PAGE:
What to expect as new weather forecast model goes live

New American model beats European hurricane forecast

By Mark Collins - Meteorologist
GFDL - Geophysical Fluid Dynamics Lab

The fine 3 km resolution of the FV3 makes this future simulation of clouds appear as an actual satellite.

JACKSONVILLE, Fla - The Nation's premiere forecast model will go live on July 12, with an upgrade intended to improve weather forecasts around the world.

NOAA’s “next-generation” weather model called the GFS-FV3, replaces the old Global Forecast System (GFS) with an overhaul to its core processing backbone.

The accuracy and efficiency in how the model represents future atmospheric conditions will be improved in a way that's similar to increasing camera pixels to improve photo details.

This higher resolution will allow finer simulations of clouds and storms across smaller portions of the planet. 

Capturing weather processes at very small spatial scales, should provide a major leap forward in US weather prediction capabilities, leading to improved prediction of extreme storms.

Over the past three years the new FV3 has been running in evaluation mode and has shown equal or improved forecast skills in many areas including, forecasting the atmospheric pressure at the base of the jet stream and daily precipitation cycles over the United States (*among a list of other improvements).

The rollout was delayed by errors in overestimating the impacts of cold and snow but those bugs have until next winter to be resolved. 

Euro Vs. GFS and now FV3 & fvGFS: The Winner is?

The GFS and Europe’s ECMWF (EURO) model are, by far, the most heavily relied on by meteorologists around the world for forecasting.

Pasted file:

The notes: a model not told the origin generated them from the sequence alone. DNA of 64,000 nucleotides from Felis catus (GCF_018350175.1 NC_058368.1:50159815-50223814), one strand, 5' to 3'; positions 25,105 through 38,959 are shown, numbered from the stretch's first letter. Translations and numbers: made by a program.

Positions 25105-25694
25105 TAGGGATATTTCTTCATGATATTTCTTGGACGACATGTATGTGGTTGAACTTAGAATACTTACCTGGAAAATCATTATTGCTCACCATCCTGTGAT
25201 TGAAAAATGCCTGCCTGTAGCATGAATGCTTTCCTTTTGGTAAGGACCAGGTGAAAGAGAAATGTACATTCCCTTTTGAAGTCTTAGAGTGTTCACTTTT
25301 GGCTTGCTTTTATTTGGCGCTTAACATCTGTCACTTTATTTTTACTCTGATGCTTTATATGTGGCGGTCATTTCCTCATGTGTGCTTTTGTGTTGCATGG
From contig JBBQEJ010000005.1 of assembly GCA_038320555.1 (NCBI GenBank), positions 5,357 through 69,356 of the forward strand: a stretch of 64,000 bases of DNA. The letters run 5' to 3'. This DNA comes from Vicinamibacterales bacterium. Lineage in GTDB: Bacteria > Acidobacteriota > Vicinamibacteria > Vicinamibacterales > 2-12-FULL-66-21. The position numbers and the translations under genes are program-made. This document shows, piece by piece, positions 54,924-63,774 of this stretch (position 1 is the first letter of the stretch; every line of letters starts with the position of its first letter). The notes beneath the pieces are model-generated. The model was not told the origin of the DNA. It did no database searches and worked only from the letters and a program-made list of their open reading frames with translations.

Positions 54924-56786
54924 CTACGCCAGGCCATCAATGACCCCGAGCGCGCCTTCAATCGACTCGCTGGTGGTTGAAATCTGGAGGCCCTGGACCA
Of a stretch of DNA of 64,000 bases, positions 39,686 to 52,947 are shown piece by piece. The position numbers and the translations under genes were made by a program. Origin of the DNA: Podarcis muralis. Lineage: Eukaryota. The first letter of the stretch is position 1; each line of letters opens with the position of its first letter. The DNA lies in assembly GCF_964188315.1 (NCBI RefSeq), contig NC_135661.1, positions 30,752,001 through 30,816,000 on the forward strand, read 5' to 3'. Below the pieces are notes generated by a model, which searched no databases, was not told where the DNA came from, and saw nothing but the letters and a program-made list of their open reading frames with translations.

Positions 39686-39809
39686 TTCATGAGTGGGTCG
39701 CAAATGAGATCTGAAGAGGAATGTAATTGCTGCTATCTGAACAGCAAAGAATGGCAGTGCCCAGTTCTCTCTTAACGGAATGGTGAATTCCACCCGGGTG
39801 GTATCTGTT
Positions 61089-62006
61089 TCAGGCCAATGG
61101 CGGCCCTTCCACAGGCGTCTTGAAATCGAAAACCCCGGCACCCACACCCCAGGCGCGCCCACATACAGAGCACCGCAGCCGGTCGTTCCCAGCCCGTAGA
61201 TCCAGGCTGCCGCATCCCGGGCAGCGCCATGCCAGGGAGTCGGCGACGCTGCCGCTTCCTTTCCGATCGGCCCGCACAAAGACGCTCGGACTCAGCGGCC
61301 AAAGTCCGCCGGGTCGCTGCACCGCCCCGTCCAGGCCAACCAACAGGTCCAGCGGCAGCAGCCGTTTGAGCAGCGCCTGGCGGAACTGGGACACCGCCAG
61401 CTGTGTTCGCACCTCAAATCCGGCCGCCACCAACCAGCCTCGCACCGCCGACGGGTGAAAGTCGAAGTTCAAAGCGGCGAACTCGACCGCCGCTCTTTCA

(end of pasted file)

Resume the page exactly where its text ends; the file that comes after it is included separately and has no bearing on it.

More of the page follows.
The successful European forecast model has paved the way for improvements in how the new FV3 needed to be retooled.

According to NOAA’s Geophysical Fluid Dynamics Laboratory which designed the FV3 core, it has the potential to produce better hurricane forecast skill than the world‐leading European model.

The Princeton, New Jersey based lab, runs a forked version of the FV3 for research evaluation called the fvGFS.

It showed better track forecasts for the 2017 Atlantic hurricane season compared to the best performing ECMWF operational model and it greatly improved the ECMWF’s poor track forecast for Hurricane Maria. 

For Hurricane Irma, which was well predicted by the ECMWF model, the fvGFS still had slightly lower 5-day track forecast errors.

Track forecast errors (km) in the North Atlantic basin. Lower is more accurate. Track errors as a function of forecast lead time for GFS (blue), IFS (green), fvGFS_GFSIC (yellow), and fvGFS_IFSIC (red).

Forecasting TC intensity has remained a challenge for all global models, and the fvGFS also shows better model predicted storm intensities than both the old GFS and the ECMWF operational models.

Debate among meteorologists as to which model is better has swirled in the community for years but the EURO often comes out on top.

One of the main drivers in the ECMWF’s forecast skill is how it continuously assimilates current weather conditions in an analysis.
This representation is used as the starting point for forecasts. The quality of the analysis is thus crucial for successful weather forecasts.
The new FV3 framework will take a similar approach feeding new observations into the model almost right up to the start of the forecast calculations.
We will soon find out if the improvements will bring the reconfigured American model to the skill level of the EURO. 

Real‐time 10‐day fvGFS forecasts are run every 6 hours at GFDL and are publicly available online and the GFS-FV3 here. 
*A portion of the last hurricane season was tested from August 26, 2018, through October 31, 2018 with promising results. Benefits include less deepening of intense tropical cyclones which was overestimated with the old version.  Multiple erroneous tropical cyclone centers generated by GFS not seen in new GFS and tropical cyclone track forecasts improved within 5 days.  The nested HWRF runs also get new simulated composite reflectivity output as a nice addition.

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